Salvador and the Bahia Coast Feature
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A Bit of History
In 1549 Tomé de Sousa was appointed Brazil's first governor-general, with orders to establish the colony's capital in Bahia. The deep waters at the mouth of Baía de Todos os Santos (All Saint's Bay) and the nearby hills, which provided a commanding view of the region and protection in case of attack by pirates, indicated a favorable site. Within a few decades the city of Salvador had become one of the most important ports in the southern hemisphere, and remained so until the 18th century. In 1763 the capital was moved to Rio de Janeiro, and the city lost part of its economic importance and prestige.
Due to its continental dimensions, Brazil's diverse culture is sometimes a mosaic, more often a blend of European, African, and indigenous backgrounds. But in Bahia the historical and cultural influence is predominately African. The demeanor of the large African-Brazilian population (comprising more than 70% of the population), the rhythms with mesmerizing percussion line, the scents on the streets of Salvador immediately evoke the other side of the Atlantic.
Until slavery ended officially in 1888, it's estimated that more than 4 million slaves were brought to Brazil from Africa, and the port of Salvador was a major center of the slave trade. By contrast, only around 600,000 slaves where brought to the United States. This large African slave population and generally lenient attitude of Portuguese masters and the Catholic Church led to greater preservation of African customs there than in other countries. The indigenous tribes, forced to work with the Portuguese to harvest pau-brasil trees, either fled inland to escape slavery or were integrated into the European and African cultures.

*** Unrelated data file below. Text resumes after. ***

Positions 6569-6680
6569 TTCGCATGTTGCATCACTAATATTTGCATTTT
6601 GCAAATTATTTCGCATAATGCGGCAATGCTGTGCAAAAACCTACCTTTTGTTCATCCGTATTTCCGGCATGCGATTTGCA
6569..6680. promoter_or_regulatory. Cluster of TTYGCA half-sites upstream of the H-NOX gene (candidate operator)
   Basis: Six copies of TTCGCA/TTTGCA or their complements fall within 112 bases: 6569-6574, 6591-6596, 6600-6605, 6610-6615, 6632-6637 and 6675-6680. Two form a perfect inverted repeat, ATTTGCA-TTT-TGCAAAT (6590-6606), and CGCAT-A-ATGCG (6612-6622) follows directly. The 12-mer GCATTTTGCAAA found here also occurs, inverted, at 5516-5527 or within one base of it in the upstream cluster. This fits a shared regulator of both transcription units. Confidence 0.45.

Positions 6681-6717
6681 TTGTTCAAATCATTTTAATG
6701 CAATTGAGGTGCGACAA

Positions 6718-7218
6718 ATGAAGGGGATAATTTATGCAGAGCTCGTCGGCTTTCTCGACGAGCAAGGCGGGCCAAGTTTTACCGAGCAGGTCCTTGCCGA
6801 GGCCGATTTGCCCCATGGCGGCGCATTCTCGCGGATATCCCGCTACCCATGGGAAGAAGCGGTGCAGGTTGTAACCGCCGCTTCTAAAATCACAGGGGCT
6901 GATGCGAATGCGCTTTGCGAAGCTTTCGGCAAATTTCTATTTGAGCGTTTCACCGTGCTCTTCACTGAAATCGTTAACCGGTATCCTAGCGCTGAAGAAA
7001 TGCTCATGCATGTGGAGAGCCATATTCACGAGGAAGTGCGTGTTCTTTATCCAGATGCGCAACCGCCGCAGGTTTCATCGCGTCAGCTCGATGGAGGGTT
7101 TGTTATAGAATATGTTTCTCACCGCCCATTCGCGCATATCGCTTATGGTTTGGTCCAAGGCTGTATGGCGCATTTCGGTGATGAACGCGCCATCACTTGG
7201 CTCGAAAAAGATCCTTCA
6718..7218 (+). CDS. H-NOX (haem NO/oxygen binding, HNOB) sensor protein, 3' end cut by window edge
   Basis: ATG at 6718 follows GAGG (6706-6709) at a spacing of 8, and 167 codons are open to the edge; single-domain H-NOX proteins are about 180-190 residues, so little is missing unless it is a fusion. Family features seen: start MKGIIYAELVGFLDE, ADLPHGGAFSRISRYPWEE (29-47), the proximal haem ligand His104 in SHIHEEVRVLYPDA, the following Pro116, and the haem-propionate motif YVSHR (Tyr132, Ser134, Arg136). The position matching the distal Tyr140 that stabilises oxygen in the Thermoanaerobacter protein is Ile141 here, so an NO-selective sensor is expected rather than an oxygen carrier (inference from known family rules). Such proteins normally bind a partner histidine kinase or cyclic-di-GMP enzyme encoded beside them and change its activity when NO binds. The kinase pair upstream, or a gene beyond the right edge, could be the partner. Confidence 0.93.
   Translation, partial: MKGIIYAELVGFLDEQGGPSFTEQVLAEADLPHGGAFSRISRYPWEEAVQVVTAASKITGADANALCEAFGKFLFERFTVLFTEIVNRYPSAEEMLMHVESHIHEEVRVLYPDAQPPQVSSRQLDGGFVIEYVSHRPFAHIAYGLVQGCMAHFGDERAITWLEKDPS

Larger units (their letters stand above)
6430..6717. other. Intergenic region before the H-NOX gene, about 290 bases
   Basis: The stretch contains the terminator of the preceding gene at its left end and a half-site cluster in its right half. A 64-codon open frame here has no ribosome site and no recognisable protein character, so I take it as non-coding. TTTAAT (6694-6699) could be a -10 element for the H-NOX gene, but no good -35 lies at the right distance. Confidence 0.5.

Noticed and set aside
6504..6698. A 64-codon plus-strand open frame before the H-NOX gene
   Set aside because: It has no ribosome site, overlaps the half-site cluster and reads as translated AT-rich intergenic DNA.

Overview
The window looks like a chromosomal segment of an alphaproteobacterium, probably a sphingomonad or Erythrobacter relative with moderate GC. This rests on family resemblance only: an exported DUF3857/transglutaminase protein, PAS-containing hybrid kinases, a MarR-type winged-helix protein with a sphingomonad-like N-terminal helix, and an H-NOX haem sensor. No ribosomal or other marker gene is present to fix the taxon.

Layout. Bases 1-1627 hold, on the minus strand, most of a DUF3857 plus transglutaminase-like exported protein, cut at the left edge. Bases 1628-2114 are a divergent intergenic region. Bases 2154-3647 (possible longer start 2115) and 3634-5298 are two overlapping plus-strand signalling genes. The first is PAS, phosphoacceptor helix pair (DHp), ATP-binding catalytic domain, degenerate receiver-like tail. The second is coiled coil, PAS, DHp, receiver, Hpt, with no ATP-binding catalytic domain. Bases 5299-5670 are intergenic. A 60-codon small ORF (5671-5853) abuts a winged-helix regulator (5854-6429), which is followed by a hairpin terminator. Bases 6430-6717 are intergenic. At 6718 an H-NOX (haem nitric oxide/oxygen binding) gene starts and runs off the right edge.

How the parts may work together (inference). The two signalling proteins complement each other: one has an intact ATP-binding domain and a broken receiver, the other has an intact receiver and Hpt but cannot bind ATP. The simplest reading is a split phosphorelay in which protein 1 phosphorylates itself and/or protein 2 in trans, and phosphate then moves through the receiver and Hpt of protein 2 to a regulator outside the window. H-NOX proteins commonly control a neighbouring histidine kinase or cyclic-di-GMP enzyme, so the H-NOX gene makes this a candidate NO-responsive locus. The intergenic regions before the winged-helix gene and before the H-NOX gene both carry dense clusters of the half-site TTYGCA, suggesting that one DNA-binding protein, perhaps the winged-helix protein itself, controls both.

Today Bahia faces several challenges. As Brazil's fourth-largest state, it's struggling to juggle population growth and the economic boom that started 50 years ago when oil was found in its territory. The race is on to preserve its way of life and its landscapes, especially the remaining patches of Atlantic Rain Forest, coral reefs, mangroves, and interior sierras.
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